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Source: Editor's Introduction to Adam Smith, The Theory of Moral Sentiments, ed.
D.D. Raphael and A.L. Macfie, vol. I of the Glasgow Edition of the Works and
Correspondence of Adam Smith (Indianapolis: Liberty Fund, 1982).
Copyright information: The Glasgow Edition of the Works and Correspondence
of Adam Smith and the associated volumes are published in hardcover by Oxford
University Press. The six titles of the Glasgow Edition, but not the associated
volumes, are being published in softcover by Liberty Fund. The online edition
is published by Liberty Fund under license from Oxford University Press.
University Press 1976. All rights reserved. No part of this material may be
stored transmitted retransmitted lent or reproduced in any form or medium without
the permission of Oxford University Press.
1. Formation ofThe
Theory of Moral Sentiments
(a) Adam Smith’s lectures on
The Theory of Moral Sentiments, Adam Smith’s first book, was published in 1759 during his tenure of the Chair of Moral Philosophy at the University of Glasgow. A second, revised edition appeared in 1761. Smith left Glasgow at the beginning of 1764. Editions 3 (1767), 4 (1774), and 5 (1781) of TMS differ little from edition 2. Edition 6, however, published shortly before Smith’s death in 1790, contains very extensive additions and other significant changes. The original work arose from Smith’s lectures to students. The revisions in edition 2 were largely the result of criticism from philosophically minded friends. The new material in edition 6 was the fruit of long reflection by Smith on his wide knowledge of public affairs and his equally wide reading of history.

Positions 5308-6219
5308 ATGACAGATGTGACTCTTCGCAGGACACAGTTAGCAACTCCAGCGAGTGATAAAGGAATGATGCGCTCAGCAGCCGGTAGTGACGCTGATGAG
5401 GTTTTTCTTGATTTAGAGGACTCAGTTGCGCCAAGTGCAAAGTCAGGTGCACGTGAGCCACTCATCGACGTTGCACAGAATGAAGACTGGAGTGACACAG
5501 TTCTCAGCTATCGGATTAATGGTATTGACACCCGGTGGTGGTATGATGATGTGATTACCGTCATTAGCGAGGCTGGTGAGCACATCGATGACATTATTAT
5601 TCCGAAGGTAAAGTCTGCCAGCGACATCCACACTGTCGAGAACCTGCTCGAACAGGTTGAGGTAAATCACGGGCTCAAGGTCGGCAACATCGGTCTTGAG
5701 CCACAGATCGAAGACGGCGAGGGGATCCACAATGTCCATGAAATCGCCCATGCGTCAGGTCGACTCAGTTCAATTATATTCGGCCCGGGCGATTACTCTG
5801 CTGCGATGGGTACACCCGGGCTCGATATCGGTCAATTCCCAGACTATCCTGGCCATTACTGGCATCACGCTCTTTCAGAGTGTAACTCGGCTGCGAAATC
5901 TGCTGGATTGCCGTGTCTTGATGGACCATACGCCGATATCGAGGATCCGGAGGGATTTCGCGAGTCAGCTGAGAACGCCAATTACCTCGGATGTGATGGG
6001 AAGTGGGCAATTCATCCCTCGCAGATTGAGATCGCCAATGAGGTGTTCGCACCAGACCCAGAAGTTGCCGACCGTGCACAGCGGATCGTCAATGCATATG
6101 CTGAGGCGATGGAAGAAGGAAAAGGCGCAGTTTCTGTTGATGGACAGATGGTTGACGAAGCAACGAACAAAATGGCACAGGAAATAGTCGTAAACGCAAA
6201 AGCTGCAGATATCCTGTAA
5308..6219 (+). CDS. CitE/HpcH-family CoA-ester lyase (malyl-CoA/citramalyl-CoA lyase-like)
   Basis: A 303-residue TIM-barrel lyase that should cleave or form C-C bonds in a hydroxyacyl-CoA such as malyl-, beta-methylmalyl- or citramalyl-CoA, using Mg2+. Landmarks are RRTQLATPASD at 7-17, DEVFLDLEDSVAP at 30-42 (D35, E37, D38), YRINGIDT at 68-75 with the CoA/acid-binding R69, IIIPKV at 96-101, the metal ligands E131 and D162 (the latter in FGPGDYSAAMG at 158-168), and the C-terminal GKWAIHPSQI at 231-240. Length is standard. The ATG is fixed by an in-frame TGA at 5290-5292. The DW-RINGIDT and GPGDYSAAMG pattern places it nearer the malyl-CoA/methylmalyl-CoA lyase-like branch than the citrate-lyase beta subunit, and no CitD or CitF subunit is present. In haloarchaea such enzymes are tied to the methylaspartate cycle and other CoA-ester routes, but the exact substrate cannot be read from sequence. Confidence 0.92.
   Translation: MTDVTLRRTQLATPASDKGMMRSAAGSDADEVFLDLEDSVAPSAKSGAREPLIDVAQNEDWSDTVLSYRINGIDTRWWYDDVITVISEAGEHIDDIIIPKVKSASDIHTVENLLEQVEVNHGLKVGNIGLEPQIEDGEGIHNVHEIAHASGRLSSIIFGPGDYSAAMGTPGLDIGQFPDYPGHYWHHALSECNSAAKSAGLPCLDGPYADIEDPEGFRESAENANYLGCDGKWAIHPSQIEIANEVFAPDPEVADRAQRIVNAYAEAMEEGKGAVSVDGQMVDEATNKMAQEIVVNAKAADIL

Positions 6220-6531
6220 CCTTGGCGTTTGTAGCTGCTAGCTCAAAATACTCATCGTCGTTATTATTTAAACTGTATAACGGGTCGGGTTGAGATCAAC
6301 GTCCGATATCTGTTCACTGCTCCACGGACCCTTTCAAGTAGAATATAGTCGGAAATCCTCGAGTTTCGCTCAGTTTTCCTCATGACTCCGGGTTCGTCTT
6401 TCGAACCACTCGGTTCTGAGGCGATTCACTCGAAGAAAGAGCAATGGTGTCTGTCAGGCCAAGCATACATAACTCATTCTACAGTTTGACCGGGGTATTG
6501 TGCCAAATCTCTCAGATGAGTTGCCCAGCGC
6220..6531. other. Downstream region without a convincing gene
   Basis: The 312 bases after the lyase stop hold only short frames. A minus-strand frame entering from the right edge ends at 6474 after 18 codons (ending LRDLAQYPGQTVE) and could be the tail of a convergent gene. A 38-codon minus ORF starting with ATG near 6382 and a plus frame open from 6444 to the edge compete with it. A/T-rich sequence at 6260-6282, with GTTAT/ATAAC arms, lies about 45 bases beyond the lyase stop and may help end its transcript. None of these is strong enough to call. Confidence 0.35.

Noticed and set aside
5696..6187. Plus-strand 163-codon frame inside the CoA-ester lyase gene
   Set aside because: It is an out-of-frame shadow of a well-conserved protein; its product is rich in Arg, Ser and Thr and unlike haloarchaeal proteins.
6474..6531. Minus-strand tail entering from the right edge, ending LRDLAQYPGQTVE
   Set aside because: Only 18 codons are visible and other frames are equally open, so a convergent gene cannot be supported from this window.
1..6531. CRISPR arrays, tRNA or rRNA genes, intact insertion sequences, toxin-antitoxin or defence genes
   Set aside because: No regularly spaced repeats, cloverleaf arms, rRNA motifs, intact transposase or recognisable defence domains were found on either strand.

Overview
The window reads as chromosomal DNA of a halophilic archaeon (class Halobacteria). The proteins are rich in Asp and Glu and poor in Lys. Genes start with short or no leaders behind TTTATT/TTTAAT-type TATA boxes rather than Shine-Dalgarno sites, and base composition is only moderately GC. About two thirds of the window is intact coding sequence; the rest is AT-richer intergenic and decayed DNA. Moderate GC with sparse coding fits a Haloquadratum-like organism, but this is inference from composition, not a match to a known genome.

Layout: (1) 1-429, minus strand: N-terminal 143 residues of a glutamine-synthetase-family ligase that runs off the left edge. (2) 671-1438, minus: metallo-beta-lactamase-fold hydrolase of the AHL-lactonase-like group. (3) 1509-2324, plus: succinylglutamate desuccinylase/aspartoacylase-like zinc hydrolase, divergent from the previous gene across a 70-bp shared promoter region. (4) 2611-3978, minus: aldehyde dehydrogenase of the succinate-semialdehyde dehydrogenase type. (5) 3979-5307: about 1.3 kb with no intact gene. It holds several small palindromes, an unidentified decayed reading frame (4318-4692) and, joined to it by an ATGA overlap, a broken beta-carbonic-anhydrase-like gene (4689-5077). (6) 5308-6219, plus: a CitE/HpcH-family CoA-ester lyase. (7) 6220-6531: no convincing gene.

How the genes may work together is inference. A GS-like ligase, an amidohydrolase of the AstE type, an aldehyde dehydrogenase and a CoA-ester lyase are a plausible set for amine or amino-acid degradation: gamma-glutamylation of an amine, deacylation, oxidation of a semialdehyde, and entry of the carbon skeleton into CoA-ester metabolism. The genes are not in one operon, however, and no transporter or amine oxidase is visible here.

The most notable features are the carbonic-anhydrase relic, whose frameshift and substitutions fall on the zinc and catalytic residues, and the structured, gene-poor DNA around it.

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Source: Herbert Spencer, Social Statics: or, The Conditions essential to Happiness specified, and the First of them Developed (London: John Chapman, 1851).
After working as an editor for free trade journal The Economist Spencer wrote one of the first all-encompassing defences of individual liberty. It included a chapter in which he explored the furthest reaches of anti-statist liberal thought. In later editions this chapter on "The Right to Ignore the State" was omitted.
the right to ignore the state.
As a corollary to the proposition that all institutions must be subordinated to the law of equal freedom, we cannot choose but admit the right of the citizen to adopt a condition of voluntary outlawry. If every man has freedom to do all that he wills, provided he infringes not the equal freedom of any other man, then he is free to drop connection with the state—to relinquish its protection, and to refuse paying towards its support. It is self-evident that in so behaving he in no way trenches upon the liberty of others; for his position is a passive one; and whilst passive he cannot become an aggressor. It is equally selfevident that he cannot be compelled to continue one of a political corporation, without a breach of the moral law, seeing that citizenship involves payment of taxes; and the taking away of a man’s property against his will, is an infringement of his rights (p. 134). Government being simply an agent employed in common by a number of individuals to secure to them certain advantages, the very nature of the connection implies that it is for each to say whether he will employ such an agent or not. If any one of them determines to ignore this mutual-safety confederation, nothing can be said except that he loses all claim to its good offices, and exposes himself to the danger of maltreatment—a thing he is quite at liberty to do if he likes. He cannot be coerced into political combination without a breach of the law of equal freedom; he can withdraw from it without committing any such breach; and he has therefore a right so to withdraw.
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